A note from Diefenbaker's adopted Family:


At more than five and one half feet tall on his haunches, and weighing upwards of 120 lbs, my Alaskan Malamute was a force to be reckoned with at all times. Full "mask and goggles" facial markings along with his two coats of fur, and front paws as large as my hands, The Mighty Diefenbaker was a handsome fellow and a sight to see.

He was a rescue, abandoned as a pup, and he lived in the wild for a while before being busted by the animal police. As best as could be determined, he was about a year old when he and I met for the first time. I drove over 200 miles to meet him just after he had come into the Alaskan Malamute Rescue Organization of New England with Jane Palinkas, and I drove those same miles again a week later to bring him home. He was a scrawny fellow at the time, only 78 lbs, and had lived on his wiles and road kill in the Berkshire Mountains during that solo time.

We had our days early on when he would try to find his place in the family pack, ignoring the woman of the house and testing me for the alpha role. We had a number of pretty big tussles back then, but once he learned, he fit in well and truly, and became my constant companion and forever friend.

We lived for half a year in a log cabin in the woods of Mount Desert Island, Maine, tracking moose, treeing porcupines, and climbing mountains. We spent whole weekends at a time outdoors together, and of all the sights I have seen in the world, none made me smile more than watching him run across a field of newly fallen snow. He was an animal perfectly suited to that environment, and his strength and stamina in the snow were exceeded by his enthusiasm and his pure joy in the run.

He was a crafty and talented hunter as well, I figure from his days of fending for himself as a young dog. I saw with my own eyes four birds caught in flight - - three in his jaws, the other with a swipe of his massive paw. No coyote, squirrel, rabbit, chipmunk or other furry forest creature was safe when The Mighty Diefenbaker was on the hunt. I would know he had a successive foray when I would find, for instance, just the tail of a squirrel in the middle of the back yard.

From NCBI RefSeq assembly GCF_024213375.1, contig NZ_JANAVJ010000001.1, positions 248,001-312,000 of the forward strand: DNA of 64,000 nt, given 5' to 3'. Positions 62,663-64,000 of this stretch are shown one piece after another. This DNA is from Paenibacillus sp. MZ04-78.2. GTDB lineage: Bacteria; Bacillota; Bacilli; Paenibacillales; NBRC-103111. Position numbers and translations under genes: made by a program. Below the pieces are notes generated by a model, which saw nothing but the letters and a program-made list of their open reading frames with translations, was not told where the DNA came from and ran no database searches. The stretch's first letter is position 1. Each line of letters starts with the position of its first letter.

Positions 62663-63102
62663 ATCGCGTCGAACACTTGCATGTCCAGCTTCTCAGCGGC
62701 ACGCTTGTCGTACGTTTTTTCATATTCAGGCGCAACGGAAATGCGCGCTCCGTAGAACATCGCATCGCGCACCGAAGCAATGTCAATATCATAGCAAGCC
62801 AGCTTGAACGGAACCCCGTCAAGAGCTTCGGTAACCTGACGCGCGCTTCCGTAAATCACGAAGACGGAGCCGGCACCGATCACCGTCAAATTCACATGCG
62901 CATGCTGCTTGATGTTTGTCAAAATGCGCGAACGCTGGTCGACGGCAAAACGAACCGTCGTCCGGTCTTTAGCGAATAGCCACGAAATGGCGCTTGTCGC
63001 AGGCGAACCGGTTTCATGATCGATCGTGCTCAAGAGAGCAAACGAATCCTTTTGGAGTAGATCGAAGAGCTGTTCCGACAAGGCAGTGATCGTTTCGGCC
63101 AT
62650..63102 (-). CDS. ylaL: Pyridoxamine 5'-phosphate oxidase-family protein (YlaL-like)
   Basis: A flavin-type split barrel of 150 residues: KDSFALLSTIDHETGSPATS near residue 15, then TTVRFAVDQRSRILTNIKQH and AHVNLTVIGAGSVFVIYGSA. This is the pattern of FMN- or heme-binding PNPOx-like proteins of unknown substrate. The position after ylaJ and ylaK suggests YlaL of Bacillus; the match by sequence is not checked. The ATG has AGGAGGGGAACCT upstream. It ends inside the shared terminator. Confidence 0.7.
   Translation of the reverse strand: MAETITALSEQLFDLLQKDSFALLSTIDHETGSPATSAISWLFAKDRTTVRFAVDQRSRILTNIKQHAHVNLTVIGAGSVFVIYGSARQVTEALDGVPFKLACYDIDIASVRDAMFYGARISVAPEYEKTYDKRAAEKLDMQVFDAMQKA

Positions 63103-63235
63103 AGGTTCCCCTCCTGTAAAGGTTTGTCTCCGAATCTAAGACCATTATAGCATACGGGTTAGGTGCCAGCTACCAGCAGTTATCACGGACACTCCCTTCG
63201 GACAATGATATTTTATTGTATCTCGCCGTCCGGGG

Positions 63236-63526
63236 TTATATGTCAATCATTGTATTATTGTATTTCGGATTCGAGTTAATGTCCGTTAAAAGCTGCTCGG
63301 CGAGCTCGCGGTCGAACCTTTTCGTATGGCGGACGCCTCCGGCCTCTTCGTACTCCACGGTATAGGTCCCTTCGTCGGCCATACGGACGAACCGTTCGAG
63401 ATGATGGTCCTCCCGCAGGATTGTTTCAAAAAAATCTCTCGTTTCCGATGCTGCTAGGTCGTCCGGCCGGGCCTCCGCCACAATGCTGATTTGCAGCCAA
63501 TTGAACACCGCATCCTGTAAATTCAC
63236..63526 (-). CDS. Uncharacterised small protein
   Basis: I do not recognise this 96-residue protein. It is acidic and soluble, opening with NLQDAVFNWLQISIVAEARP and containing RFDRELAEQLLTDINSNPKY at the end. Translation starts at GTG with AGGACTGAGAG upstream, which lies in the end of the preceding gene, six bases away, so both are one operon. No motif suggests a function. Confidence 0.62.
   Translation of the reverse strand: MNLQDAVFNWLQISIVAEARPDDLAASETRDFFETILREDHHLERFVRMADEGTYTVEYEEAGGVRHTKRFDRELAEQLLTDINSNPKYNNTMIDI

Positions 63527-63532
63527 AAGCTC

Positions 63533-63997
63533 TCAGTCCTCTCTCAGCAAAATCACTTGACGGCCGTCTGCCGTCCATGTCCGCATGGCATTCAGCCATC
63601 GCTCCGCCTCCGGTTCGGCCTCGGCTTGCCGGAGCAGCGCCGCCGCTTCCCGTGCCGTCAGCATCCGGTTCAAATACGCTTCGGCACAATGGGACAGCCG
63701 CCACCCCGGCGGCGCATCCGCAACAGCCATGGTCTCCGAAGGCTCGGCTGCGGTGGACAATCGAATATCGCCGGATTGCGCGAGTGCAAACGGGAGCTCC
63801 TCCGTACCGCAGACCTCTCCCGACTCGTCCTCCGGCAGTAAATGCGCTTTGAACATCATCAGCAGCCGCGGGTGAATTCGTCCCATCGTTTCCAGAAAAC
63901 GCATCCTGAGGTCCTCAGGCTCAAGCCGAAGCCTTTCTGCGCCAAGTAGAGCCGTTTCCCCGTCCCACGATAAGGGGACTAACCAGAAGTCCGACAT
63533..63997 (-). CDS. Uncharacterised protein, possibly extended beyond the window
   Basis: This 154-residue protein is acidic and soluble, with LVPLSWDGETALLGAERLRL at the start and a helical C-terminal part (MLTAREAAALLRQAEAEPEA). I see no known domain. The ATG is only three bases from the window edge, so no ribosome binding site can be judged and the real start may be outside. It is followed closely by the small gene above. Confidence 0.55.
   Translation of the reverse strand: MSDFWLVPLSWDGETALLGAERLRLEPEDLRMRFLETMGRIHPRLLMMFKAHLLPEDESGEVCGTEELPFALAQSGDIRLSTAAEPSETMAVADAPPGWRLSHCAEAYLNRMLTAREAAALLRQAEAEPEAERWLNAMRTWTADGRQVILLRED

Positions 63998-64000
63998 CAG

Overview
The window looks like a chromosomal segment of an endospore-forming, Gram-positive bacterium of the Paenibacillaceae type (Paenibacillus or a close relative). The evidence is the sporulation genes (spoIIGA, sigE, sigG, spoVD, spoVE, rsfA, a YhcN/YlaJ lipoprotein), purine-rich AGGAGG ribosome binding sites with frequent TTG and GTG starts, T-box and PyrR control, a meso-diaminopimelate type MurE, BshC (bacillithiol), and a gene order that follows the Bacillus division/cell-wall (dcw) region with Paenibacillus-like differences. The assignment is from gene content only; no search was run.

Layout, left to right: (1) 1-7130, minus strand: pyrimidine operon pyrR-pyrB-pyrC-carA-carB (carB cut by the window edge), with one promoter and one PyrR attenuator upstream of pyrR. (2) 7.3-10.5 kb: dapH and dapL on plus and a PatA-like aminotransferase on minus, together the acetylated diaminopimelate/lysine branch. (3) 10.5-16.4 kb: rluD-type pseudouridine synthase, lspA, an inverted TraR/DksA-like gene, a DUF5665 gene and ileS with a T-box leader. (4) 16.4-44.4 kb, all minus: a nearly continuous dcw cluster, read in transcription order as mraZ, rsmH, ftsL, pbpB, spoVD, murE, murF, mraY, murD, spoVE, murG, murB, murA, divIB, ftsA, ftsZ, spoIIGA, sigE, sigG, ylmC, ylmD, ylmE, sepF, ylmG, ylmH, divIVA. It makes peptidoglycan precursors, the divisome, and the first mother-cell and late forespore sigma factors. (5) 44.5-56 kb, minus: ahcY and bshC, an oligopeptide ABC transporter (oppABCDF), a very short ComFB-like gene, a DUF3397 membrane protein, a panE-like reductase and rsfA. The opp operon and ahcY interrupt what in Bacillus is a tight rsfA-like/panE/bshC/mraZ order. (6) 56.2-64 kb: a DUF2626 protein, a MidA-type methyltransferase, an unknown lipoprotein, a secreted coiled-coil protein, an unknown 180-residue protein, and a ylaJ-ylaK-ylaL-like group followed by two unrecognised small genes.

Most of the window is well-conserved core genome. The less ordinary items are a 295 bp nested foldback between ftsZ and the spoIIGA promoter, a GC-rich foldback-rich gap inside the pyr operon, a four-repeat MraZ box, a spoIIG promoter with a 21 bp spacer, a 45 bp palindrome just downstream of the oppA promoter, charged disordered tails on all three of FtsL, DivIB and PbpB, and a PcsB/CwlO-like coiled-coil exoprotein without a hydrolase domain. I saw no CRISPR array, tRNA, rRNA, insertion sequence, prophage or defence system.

We had fun just sitting on the porch while he survey his territory from atop his chair, and we had fun running early every morning, usually a couple of miles. He did not like anyone coming near me, and even when my wife hugged me he would put himself between us and nudge her away. I belonged to him . . and him alone.

We were on a late afternoon walk one day last year, and a squirrel had made the fatal mistake of darting out in the road just as we came around a corner. Diefenbaker didn't hesitate, the squirrel did, and that was that. He turned, and we began a slow trot home so he could enjoy his catch.

As we came around another corner, two large German Shepherds came bounding out of the woods, smelled the fresh kill in Diefenbaker's mouth, and came menacingly toward us. He turned and looked at me, although I didn't know whether he was telling me he'd take the one on the right, or was asking me which one I wanted. He dropped the squirrel and went after the Shepherd to the right, while I went after the one on the left, catching him with a kick to the nose.

They both got the message and took off back into the woods from which they'd come. He picked up the squirrel and nonchalantly resumed his slow trot back home. He never ceased to amaze me in all of our time together.

I made two promises to him on our first ride home the day he joined my family - that I would be his friend forever, and would never permit him to suffer. I kept my word, too. The Mighty Diefenbaker died peacefully in my arms today, and for the first time in twelve years I am left to make my own way ahead. I have been dealt a blow of blows, and I am sad beyond measure. Already the world seems a little less bright.

His name, Diefenbaker, was from a television series of the 1990s entitled "Due South." It was the only show I watched at the time. On it, Canadian Mountie Benton Fraser had a wolf companion - - Diefenbaker. When my part gray wolf-part Siberian Husky came home with me, it was the only name on the list.

At the end of the final episode of that series, Fraser's voice-over said: "And with Diefenbaker in the lead, we went off on an adventure." My Dief's gone on ahead to make it safe for us, and before you know it, I'll catch up with him on that adventure. It's the way of life.

It was wonderful to have run with him in the snow, to have climbed mountains, swim in the ocean, chase forest creatures, talk with him about life - such a great listener. My forever friend, my little shadow, my protector. Every dog should have a boy. I was his, and I am a better man for it.

Contact Us Volunteer Login Alaskan Malamute Rescue of New England, Inc. Resources News and Articles Malamute Education Donations Events Our Dogs How To Help How We Work Who We Are